Friday, August 29, 2014

A geopolitical earthquake: Saudis recognize Israel, shun hamas

Saudi Foreign Minister: Time for Islamic World to Recognize Israel


Anonymous said...


Epaminondas said...

No matter what they intend this is the THIRD time in 10 days the Saudis have emitted an accelerating display of readiness.
This is 'only Nixon could go to China' time.
If you look at the scene, ONLY HAMAS, Turkey, and Qatar on the Sunni side stand in opposition and they are ISIS. Abbas will fall in with KSA to recog the JEWISH STATE (no right of return) and then we will have Jordan,KSA, Egypt, UAE all in line.
Ironically an amazing moment. It also explains why KSA went stomping out of the GCC mtg when Qatar tries to say they do not support ISIS.
However, I can not think of HOW Turkey and Qatar can be moved and HAMAS killed thereby. Nor can I imagine what (BESIDES THE KURDS SWEEPING TO THE MED) can be done to stop Iran from supplying HAMAS and West Bank assholes thru Syria and Lebanon.
But this is a unique moment and Bibi should be figuring out how to leverage KSA influence over the long term (KILL ISIS, offset Iran). It is already obvious that Israe and Egypt see HAMAS in IDENTICAL fashion.

Nicoenarg said...

Saudi cleric saying that a terrorist group that wants to topple the House of Saud is "Islam's enemy" is nothing out of the ordinary.

You don't become the top cleric in Saudi Arabia if you are against the monarchy.

Also statements by Saudi Arabia against Hamas are nothing out of the ordinary. None of that translates to "lets recognize Israel, yay!"

Anonymous said...

Nico, perhaps it's not a literal translation of "let's recognize Israel" - rather, it's an attempt to provide enough slack to allow Israel to do what it needs to do to eliminate a common enemy so long as the benefit is clearly felt in the Saudi homeland.

Following the PBS Frontline "House of Saud" video report it appears history repeats. SA made a deal with the US to address Iraq invading Quwait only to have their more "conservative" cleric's revolt. Apparently, Saudi Arabia does not feel adequately prepared to protect it's own interests either militarily or financially especially given the steady decline in demand for their oil cutting into their ability to buy such support.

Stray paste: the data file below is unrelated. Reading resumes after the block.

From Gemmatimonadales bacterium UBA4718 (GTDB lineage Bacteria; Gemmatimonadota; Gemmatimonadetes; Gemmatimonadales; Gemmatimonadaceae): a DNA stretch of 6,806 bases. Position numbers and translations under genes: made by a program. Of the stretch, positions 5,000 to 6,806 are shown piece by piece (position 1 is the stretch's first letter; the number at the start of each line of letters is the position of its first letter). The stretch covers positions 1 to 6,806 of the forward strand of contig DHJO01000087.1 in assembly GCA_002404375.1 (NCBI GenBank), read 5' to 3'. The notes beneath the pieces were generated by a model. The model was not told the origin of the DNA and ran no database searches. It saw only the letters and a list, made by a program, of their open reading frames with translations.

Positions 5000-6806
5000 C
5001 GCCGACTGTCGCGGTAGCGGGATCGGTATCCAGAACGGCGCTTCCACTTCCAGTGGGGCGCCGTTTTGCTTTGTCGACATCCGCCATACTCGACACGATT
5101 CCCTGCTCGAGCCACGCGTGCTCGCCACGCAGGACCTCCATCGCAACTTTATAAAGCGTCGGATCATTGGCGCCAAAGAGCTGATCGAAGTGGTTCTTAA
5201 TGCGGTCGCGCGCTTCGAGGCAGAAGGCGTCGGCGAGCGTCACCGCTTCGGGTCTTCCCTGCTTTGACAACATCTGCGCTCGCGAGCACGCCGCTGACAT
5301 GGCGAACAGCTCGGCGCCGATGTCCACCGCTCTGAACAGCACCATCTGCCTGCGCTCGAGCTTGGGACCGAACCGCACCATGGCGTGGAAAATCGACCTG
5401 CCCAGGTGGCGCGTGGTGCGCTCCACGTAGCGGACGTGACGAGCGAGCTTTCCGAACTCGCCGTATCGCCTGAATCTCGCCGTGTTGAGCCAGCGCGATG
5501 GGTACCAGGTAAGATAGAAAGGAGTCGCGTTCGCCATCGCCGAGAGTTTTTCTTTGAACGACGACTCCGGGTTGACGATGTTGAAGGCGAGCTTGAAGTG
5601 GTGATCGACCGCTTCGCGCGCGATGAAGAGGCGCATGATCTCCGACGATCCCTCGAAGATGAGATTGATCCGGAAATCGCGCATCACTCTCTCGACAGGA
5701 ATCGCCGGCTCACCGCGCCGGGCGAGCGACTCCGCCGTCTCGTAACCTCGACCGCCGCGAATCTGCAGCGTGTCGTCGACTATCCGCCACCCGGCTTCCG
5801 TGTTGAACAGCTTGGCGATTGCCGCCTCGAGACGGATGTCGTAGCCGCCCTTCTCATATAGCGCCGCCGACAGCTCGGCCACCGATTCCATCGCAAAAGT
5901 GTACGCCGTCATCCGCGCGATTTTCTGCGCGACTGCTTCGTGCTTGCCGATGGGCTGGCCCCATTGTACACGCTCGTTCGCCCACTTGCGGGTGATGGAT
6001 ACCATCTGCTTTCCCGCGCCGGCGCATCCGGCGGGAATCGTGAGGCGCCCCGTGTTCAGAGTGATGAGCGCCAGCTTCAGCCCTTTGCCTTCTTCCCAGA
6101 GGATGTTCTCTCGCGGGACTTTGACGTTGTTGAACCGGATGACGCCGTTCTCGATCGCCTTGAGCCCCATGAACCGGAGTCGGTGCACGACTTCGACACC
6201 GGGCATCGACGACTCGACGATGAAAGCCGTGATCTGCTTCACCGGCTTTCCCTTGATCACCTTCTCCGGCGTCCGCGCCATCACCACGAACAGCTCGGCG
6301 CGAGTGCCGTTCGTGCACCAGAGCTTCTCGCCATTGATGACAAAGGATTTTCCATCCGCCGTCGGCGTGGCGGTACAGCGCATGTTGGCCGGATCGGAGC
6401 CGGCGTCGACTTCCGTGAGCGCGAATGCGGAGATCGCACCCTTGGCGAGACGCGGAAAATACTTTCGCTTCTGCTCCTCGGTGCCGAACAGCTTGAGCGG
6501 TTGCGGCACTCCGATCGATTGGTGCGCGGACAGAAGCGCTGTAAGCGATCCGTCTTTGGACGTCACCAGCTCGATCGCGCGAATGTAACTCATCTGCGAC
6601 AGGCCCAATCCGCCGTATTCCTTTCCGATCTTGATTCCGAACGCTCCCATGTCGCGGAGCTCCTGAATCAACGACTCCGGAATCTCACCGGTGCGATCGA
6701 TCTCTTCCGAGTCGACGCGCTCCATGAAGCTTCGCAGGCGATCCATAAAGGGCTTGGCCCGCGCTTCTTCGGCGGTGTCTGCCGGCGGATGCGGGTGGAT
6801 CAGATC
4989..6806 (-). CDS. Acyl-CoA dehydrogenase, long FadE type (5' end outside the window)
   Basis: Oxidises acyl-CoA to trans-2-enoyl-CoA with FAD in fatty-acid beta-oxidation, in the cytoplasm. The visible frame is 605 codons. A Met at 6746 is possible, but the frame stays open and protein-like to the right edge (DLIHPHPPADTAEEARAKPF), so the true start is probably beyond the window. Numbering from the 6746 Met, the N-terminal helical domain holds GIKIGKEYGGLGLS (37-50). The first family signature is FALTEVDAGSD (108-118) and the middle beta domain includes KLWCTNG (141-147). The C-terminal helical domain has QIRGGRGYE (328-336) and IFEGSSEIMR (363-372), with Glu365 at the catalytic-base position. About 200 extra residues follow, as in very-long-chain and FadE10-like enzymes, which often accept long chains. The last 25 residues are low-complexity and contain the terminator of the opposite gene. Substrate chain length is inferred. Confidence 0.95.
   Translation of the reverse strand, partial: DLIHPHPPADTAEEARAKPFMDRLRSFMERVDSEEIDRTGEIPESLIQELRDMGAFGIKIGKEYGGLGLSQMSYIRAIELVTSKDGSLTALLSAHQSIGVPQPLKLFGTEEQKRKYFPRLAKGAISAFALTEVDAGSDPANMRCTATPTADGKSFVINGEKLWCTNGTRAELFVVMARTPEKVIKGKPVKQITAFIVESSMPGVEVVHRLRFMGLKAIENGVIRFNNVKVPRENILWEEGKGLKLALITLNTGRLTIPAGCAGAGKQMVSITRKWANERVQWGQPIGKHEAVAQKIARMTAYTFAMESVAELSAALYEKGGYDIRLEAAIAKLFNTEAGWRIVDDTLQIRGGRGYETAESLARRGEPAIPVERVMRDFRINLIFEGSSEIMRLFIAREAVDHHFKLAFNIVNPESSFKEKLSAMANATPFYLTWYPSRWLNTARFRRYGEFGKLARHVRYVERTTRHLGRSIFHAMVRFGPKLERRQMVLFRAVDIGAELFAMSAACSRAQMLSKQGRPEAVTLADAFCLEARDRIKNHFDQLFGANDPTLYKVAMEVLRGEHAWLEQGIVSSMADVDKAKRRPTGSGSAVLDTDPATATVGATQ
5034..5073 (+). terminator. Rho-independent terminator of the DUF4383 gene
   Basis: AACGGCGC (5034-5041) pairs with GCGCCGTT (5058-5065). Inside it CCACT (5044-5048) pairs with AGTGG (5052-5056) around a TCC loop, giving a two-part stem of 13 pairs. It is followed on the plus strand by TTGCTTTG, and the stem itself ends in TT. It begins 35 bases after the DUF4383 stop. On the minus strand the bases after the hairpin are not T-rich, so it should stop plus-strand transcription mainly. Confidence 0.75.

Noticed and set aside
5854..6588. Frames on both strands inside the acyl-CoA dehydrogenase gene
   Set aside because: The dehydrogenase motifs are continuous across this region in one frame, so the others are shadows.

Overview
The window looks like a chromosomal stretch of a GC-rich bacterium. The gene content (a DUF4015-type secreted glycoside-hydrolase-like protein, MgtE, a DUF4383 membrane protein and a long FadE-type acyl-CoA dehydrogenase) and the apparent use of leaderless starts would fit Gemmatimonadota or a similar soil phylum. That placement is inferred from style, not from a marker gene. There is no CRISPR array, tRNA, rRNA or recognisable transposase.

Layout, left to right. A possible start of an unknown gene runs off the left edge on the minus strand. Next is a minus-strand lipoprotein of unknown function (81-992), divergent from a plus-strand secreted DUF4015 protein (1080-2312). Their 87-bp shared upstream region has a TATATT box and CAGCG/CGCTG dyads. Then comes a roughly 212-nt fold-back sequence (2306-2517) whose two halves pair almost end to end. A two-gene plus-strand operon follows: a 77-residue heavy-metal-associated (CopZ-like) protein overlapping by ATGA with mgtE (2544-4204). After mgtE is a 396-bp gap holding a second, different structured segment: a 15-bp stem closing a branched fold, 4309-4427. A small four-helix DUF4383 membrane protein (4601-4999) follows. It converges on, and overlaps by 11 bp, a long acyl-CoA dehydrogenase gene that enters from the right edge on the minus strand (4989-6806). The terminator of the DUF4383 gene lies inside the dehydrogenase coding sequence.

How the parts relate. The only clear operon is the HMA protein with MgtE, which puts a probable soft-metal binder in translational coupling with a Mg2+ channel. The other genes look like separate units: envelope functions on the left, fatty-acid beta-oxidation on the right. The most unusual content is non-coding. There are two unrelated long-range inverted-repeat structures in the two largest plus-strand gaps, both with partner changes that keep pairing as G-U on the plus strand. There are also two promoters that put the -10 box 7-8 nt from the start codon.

Nicoenarg said...

True. Saudi Arabia does not feel like it can protect its own borders or even the monarchy if outside forces didn't help.

I was in Saudi Arabia when the first gulf war started (I was 5 years old at the time). Saudis were running around like headless chickens and begged the US for help. There was literally sighs of relief when the Marines landed in Saudi Arabia. The deal with the US however was not made because of Iraq invading Kuwait but because Saddam said Saudi Arabia was next. I still remember sealing windows and doors and locking ourselves inside our home because Saddam was said to be readying his chemical weapons to attack Saudi Arabia. We were ready all with our own gas masks. Thanks to the US military we never had to use them.

Anyway, with all that said, the deal was made with the US, never with Israel. Saudi Arabia did not object when the US used night vision goggles provided by the IDF. However, they never made a direct deal with Israel. Because that would be as unlikely as Hamas feeling remorse over killing innocent Israelis. In fact Israel did offer to help the US more during the war but it was decided that any overt help from Israel was not going to help.

As for the reports about the Saudi Foreign Minister asking the Muslim world to recognize Israel. It seems all the reports go back to one source: AWD News. And AWD News sadly does not quote any source. So I am discounting this story as fake.